I received the phone call from a friend on Sunday afternoon. The Bait and Tackle bar — an epicenter of Red Hook drinking life where I’ve been known to down a lager or two — had been robbed.
A mutual friend was opening the Van Brunt Street watering hole at 2 pm when two men came in and asked to use the bathroom. One of the thugs shoved a gun into her mouth and the other tied her up with duct tape as they emptied the cash register, according to my friend, who had been bartending there the night before.
The whole thing took about 15 minutes.
I am not naive enough to think that the attack was something completely abnormal. Unfortunately, we all know such brutal acts happen from time to time in this city. It is more rare, however, that such a crime happens within the landscape of my own life.
The geography of class has allowed me to live mostly within a safe Red Hook, not the broken-glass–strewn area near the Brooklyn–Queens Expressway where most of the neighborhood’s crime happens, according to police.
Still, the Bait and Tackle robbery wasn’t my first brush with Red Hook’s rough side. Last year, a man who lived in the apartment above mine was stabbed to death in his living room. I was at a birthday party the night he was killed and found out only the next day from a detective investigating our building for clues.
The gumshoe told me that my upstairs neighbor been a drug dealer, his murder was likely related to that trade. My landlord told me that the man had been there for many years.
A few months later, a young couple — painters with an adorable French bulldog — moved into his apartment. Last year, I attended their wedding.
It still disturbs me that I can’t picture the face of the man who lived there before Amelie and Paul, a man who lived and died in a different world than us, though we shared the same front door.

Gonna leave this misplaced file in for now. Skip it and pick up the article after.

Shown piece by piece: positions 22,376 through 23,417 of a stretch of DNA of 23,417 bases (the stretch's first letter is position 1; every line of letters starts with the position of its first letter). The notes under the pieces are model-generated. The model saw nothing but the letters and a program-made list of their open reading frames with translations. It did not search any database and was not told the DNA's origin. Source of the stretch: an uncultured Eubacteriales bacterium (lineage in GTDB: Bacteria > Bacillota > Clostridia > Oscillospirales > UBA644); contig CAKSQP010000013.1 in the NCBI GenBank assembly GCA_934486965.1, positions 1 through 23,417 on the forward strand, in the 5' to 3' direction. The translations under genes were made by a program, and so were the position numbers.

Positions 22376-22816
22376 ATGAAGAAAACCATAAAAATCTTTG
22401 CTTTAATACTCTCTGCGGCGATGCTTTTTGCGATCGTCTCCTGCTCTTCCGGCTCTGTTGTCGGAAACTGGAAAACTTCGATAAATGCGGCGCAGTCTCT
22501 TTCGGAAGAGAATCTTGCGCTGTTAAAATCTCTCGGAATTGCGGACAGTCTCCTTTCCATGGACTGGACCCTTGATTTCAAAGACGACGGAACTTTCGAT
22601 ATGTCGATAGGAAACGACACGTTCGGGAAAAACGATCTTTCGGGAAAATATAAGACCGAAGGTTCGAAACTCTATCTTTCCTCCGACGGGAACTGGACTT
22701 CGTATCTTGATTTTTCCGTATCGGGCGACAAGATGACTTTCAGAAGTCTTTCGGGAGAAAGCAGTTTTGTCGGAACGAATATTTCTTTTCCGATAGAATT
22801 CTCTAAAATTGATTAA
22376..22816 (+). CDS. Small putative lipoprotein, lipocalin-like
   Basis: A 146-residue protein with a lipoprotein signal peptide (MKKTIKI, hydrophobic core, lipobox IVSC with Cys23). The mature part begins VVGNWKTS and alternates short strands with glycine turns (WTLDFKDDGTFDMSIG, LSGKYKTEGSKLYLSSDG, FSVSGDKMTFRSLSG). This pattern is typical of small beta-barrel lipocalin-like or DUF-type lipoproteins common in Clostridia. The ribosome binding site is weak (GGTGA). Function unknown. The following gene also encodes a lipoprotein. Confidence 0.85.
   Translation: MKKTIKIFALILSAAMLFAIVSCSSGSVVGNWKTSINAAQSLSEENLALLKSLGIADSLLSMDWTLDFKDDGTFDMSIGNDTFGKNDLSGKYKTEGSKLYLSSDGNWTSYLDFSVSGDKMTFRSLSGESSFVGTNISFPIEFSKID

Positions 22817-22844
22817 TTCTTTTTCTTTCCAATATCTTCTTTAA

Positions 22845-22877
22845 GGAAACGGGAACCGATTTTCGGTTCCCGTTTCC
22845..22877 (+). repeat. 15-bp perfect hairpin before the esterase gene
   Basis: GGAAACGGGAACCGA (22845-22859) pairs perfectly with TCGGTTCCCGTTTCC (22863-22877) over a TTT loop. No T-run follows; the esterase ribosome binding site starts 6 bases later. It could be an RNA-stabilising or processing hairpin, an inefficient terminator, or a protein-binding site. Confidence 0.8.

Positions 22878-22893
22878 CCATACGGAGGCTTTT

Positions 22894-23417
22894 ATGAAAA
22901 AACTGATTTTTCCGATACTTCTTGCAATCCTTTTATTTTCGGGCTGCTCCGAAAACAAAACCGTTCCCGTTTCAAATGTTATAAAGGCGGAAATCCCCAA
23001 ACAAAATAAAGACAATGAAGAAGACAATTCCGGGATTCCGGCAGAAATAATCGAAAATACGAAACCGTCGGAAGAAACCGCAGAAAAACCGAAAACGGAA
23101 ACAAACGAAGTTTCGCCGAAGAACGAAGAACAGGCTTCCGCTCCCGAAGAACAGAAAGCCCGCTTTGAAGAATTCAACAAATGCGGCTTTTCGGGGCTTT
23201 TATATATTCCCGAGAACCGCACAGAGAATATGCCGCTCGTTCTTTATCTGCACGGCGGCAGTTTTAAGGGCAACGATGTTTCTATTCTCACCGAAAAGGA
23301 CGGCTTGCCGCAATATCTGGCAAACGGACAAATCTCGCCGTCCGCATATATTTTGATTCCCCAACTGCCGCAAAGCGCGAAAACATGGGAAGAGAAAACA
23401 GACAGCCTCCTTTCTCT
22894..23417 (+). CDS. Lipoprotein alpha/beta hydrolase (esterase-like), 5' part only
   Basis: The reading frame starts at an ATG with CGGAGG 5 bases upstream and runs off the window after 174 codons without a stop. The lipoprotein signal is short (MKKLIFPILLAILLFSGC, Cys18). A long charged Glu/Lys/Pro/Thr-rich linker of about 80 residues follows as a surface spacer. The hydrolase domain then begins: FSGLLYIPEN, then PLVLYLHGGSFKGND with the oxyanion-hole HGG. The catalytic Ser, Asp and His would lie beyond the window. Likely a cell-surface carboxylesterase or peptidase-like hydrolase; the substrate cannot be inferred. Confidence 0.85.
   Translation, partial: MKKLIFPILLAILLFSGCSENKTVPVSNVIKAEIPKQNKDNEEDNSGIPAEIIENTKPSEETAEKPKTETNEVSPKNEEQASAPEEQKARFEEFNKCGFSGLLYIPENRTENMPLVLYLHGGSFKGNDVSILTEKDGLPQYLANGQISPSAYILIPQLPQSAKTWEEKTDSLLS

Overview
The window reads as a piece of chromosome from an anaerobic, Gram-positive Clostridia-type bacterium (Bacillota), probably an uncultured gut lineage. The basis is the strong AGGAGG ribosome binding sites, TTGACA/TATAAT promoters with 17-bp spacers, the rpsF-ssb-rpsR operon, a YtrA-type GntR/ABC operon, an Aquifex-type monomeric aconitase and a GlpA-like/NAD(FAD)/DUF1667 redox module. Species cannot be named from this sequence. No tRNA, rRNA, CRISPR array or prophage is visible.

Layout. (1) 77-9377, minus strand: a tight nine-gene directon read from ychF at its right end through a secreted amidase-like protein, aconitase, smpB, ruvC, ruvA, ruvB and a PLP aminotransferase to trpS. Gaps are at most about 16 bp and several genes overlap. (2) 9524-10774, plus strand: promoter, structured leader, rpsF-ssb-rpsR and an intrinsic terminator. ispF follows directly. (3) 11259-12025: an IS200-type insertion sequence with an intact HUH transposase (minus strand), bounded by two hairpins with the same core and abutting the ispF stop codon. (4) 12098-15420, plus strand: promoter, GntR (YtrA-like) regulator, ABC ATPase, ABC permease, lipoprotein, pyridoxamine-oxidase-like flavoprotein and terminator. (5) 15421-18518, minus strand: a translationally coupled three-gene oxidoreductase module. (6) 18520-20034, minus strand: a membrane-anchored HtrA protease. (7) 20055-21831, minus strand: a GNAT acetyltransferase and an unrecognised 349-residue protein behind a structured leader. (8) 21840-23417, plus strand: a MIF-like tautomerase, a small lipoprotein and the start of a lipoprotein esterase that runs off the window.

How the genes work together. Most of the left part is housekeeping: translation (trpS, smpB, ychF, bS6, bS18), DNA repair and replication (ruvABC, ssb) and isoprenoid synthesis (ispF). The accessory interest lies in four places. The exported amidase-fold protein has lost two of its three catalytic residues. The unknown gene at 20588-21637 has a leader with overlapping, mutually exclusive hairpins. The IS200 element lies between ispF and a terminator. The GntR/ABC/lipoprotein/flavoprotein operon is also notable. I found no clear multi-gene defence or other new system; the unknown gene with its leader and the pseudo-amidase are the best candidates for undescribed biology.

When I moved to that apartment, my landlord Lucy was ecstatic. She saw me — a college-educated, employed person willing to pay $1,400 for a two-bedroom hole with rooms so dim and narrow they resembled airport corridors — as a sign of progress.
“We are happy things are changing here and new people are coming,” she had said, adding that the change made her feel safer.
Her comment chilled me. I felt the flash of guilt that comes with knowing you are part of a change that is inevitably about people with more money displacing people with less. This week, I remembered Lucy’s comment, and our dead neighbor, as I thought about my friend, who hasn’t returned to Van Brunt Street since her assault.
We live in a city of neighborhoods and within each neighborhood, there are multiple geographies. They are all safe and unsafe, depending on the hour and the day. Lucy may be less likely to be robbed now than she was 10 years ago, but that doesn’t mean that she or I exist in a safe Red Hook. None of us does. And no one ever will, until everyone does.
Ariella Cohen is a staff reporter for The Brooklyn Paper.
Red Hook has lost its good name: That weirdly non-local Red Hook IPA we see all over the place has been renamed “Long Hammer IPA.” The Chicago-based brewer who makes the “hoppily drinkable IPA” declined to comment on the decision to trade in Brooklyn’s best neighborhood name for a moniker that reminds The Sink of a porn star.